What makes a kid want to be a conductor? Music? Sure, the power of music to transport you anywhere, wherever you want to go.
I think it's a Be-a-King passion, and it's not the same as wanting to be a rock star, or a performer. I suspect the big dream, the passion for music. is similar to what drew me to dance. I wanted to ride the wave.
Gustavo Dudamel, 31, has been firing up music ever since he was a wee little kid. Today he's the conductor for the Los Angeles Philharmonic, and the Simón Bolívar Symphony Orchestra of Venezuela.
"Dudamel explodes out of his seat, stands on the tips of his toes, jabs the air violently with his conductor’s baton," says Chris Lee, music editor for Newsweek, describing a rehearsal of Mahler's Eighth Symphony. (I've got to confess, I'm a Mahler nut! --one of my biggest triumphs was dancing Mahler's Fifth at Lincoln Center.)
The Eighth Symphony is a huge undertaking, one of the largest-scale works in the classical concert repertoire. Dudamel refers to his Mahler Project as "my crazy dream." He scolded the choir of 800 singers, “We have a phrase in Venezuela: ‘You killed the tiger and now you’re afraid to take the skin. This is happening here. You have to take the skin! Be more in the moment!”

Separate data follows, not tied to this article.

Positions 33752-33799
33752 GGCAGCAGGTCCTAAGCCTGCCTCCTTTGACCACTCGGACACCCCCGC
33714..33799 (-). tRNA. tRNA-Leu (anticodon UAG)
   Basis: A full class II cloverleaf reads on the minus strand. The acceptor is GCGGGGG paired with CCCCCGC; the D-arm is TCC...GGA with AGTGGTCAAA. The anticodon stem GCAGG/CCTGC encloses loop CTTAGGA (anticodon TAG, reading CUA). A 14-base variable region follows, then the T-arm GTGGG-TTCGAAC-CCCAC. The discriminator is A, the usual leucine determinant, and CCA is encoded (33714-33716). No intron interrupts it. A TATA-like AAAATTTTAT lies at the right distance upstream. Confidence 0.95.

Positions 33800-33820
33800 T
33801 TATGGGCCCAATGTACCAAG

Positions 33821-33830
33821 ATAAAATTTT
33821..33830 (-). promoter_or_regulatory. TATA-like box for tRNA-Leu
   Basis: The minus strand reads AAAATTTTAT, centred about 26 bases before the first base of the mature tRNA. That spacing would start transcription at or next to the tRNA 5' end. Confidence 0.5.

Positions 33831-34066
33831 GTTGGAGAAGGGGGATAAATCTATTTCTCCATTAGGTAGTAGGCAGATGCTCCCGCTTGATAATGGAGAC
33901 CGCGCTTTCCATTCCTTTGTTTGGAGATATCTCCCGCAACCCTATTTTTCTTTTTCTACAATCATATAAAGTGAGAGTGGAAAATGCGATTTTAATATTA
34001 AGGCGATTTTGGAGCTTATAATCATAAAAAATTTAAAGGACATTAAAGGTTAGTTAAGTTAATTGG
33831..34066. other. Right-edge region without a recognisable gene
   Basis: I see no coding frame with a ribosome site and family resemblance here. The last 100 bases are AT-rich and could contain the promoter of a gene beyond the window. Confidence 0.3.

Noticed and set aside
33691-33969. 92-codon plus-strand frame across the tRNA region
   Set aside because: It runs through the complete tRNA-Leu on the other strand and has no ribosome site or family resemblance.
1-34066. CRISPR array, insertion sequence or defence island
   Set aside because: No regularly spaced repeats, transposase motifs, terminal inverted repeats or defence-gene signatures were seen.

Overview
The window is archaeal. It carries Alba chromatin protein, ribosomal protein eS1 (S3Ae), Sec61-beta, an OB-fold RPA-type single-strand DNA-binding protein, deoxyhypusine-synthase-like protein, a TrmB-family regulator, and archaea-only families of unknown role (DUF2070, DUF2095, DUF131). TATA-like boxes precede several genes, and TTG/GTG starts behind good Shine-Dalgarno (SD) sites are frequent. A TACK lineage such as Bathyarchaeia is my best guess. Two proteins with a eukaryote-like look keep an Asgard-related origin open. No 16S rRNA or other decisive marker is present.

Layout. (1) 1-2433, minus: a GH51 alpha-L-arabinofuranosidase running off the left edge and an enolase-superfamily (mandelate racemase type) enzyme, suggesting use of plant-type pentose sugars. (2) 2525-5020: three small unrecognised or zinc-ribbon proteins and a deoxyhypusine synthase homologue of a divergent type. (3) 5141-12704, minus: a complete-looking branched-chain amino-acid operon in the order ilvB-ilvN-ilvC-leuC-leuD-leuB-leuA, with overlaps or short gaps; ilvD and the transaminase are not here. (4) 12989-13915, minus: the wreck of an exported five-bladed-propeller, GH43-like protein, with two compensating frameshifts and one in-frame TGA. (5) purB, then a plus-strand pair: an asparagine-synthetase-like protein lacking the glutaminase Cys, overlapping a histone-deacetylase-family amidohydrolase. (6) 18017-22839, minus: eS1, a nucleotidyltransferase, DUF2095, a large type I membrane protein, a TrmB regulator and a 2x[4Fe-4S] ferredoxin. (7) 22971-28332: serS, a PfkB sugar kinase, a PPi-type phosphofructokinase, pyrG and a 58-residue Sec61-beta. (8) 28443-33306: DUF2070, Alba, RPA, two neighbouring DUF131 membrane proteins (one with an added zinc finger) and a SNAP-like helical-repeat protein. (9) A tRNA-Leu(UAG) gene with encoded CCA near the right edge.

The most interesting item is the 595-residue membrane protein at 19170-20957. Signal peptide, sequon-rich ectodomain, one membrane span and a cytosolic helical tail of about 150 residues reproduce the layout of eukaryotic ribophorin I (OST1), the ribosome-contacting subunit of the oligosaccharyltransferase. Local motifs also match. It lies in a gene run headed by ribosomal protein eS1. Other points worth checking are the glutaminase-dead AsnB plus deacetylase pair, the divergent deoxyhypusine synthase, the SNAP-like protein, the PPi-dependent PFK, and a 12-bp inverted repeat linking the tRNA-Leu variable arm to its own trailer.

Conductors are special men. I met Leonard Bernstein -- he was accessible, friendly and fatherly about my using his "Trouble in Tahiti" opera for a ballet, though he said, "I don't think it'll work, but give it a try."
When I was dancing as a soloist with symphony orchestras, I met many conductors -- none were average/ ordinary -- all were tough, straight-forward, sharp-minded. I think it takes a powerful sense of "I know better than anybody else" to be a conductor.
Gustavo Dudamel, in Caracas now, is conducting the Eighth and other massive works. His fans calls call him “The Dude.” Though he's small in stature, he's becoming a towering figure in symphonic music. Corkscrew curls, an intensely ecstatic podium presence, conducting his own interpretations of beloved orchestral works, this guy is bridging the generation gap between older music lovers and young new listeners.
“Fame has two sides for me,” Gustavo Dudamel says. “One is when fame is an inspiration for other people. The other is when fame is an inspiration for you. What that means? In the second case, it becomes an ego thing. ‘I’m the best and everybody knows me.’ In the first, you see the children calling you, and your image is an inspiration for them to accomplish things. For me, that’s amazing. You feel like things are going the right way. ”
Asked about being "The Dude," he said, “I’m coming from a Latin culture where everything is so energetic,” he says. “I cannot avoid that. It’s in my blood.”
Yes, Gustavo Dudamel is a name to know. His recordings are something to listen to. Why? Because music -- classical music, all music -- is the top of the mountain, the zenith, the most astounding gift that we've been given.